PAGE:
Young Worker Safety and Health
Young workers have high rates of job-related injury. These injuries are often the result of the many hazards present in the places they typically work, such as sharp knives and slippery floors in restaurants. Limited or no prior work experience and a lack of safety training also contribute to high injury rates. Middle and high school workers may be at increased risk for injury since they may not have the strength or cognitive ability needed to perform certain job duties.
- In 2020, there were about 17.3 million workers under the age of 25. These workers represented 11.7% of the total workforce1.
- In 2020, 352 workers under the age of 25 died from work-related injuries2.
- In 2020, there were 26 deaths to workers under 18 years of age2.
- In 2020, the incidence rate for non-fatal injuries for workers, ages 16–19, was 149.8 per 10,000 full-time employees (FTE) and 141.8 per 10,000 FTE for workers, ages 20–243.
- In 2020, the rate of work-related injuries treated in emergency departments for workers, ages 15–24, was 1.5 times greater than the rate for workers 25 years of age and older4.
- MMWR: Nonfatal Occupational Injuries to Younger Worker – United States, 2012-2018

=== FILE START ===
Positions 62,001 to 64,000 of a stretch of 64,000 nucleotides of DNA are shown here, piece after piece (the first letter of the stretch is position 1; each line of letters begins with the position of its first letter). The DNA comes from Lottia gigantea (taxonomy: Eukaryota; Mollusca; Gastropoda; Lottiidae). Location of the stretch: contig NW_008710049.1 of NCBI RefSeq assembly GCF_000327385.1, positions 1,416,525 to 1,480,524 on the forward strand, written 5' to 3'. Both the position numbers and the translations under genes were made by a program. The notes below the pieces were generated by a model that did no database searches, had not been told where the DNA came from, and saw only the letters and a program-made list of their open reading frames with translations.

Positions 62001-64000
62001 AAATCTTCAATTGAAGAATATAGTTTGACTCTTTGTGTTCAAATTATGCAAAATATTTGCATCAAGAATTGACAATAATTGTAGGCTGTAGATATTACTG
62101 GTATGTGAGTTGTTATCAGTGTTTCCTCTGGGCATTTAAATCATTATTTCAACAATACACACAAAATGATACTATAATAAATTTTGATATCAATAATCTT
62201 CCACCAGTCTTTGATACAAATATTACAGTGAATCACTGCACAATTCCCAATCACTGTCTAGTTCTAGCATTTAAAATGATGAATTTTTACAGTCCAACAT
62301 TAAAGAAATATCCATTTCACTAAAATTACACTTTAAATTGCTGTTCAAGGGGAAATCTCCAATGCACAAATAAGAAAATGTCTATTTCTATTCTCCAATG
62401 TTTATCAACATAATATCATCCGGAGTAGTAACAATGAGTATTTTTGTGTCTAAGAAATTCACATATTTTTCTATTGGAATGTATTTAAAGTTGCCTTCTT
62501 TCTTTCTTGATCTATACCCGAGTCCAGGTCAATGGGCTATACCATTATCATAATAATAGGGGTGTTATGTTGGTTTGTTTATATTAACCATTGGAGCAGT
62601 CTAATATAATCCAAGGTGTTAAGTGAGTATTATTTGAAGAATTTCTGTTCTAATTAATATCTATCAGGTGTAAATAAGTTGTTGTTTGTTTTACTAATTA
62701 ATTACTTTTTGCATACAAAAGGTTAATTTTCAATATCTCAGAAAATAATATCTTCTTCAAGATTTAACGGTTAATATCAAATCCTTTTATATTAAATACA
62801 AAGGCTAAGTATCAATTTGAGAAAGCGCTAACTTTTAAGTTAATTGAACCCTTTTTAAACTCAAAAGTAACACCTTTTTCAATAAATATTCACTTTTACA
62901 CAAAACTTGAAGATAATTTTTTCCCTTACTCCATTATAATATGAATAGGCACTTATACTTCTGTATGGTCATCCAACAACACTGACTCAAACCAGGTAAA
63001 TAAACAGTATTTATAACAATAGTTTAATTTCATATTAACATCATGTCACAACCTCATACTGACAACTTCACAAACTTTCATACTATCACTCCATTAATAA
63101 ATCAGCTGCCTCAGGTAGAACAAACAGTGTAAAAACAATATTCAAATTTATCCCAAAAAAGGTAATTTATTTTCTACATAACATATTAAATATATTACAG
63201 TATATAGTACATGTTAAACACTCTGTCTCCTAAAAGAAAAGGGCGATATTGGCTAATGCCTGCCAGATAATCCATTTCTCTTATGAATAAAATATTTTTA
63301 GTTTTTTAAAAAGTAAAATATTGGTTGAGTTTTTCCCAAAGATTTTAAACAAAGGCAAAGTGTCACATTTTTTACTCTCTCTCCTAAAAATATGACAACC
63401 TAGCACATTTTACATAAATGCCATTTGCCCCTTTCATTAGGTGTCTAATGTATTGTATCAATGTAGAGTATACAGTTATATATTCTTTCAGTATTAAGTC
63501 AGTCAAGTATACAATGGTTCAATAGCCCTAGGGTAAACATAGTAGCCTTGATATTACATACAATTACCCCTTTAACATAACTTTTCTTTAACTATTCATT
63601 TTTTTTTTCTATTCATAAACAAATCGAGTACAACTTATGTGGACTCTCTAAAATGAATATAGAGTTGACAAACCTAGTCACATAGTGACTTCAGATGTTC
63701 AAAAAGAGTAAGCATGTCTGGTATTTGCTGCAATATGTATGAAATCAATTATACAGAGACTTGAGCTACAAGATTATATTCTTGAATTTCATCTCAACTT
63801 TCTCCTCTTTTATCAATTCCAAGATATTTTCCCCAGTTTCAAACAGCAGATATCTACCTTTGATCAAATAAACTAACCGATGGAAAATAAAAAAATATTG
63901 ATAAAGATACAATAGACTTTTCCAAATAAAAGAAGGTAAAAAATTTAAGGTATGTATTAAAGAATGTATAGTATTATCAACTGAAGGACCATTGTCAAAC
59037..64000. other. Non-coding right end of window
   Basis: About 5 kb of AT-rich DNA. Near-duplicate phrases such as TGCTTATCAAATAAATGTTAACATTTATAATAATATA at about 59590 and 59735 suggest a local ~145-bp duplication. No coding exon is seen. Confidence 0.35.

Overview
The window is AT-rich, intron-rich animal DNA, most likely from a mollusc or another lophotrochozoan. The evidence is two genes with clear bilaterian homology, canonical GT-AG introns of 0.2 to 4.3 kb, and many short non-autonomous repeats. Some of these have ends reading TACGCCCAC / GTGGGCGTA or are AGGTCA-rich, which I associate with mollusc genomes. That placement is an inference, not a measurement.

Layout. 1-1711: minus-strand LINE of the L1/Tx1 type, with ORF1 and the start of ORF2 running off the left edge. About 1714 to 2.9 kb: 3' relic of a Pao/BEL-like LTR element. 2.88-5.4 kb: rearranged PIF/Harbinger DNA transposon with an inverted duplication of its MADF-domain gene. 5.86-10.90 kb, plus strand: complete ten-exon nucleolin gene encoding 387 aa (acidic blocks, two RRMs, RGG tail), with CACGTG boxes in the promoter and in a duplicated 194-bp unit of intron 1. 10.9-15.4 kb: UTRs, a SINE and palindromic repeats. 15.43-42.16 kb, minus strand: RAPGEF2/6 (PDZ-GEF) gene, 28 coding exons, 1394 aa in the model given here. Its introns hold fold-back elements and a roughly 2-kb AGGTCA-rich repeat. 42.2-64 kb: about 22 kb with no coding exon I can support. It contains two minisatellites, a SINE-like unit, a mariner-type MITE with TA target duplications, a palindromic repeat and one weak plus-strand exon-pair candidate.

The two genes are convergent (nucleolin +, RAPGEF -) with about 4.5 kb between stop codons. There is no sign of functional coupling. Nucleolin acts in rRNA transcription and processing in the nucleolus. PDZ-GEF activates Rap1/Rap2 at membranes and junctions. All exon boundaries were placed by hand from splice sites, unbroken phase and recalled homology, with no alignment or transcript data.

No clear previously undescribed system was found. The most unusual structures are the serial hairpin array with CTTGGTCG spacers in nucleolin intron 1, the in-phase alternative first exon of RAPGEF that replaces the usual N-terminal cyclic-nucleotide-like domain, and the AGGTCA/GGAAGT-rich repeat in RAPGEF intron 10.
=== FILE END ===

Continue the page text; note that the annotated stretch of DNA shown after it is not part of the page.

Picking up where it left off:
- Young Worker Injury Deaths: A Historical Summary of Surveillance and Investigative Findings
- Foundational workplace safety and health competencies for the emerging workforce
- Staying Safe at Work. A curriculum for teaching workers with intellectual and development disabilities (IDDs) about health and safety on the job.
- Youth@Work: Talking Safety. A free, fun, foundational curriculum in workplace safety and health.
- Safe • Skilled • Ready Workforce Program
1 NIOSH (2022). Analysis of the Current Population Survey. Morgantown, WV: U.S. Department of Health and Human Services, Centers for Disease Control and Prevention, National Institute for Occupational Safety and Health. Unpublished.
2 Bureau of Labor Statistics (2022). Table A-7. Fatal occupational injuries by worker characteristics and event or exposure, all United States, 2020.
3 Bureau of Labor Statistics (2022). Case and Demographic Incidence Rates (bls.gov).
4 NIOSH (2022). Work-RISQS Number query (cdc.gov).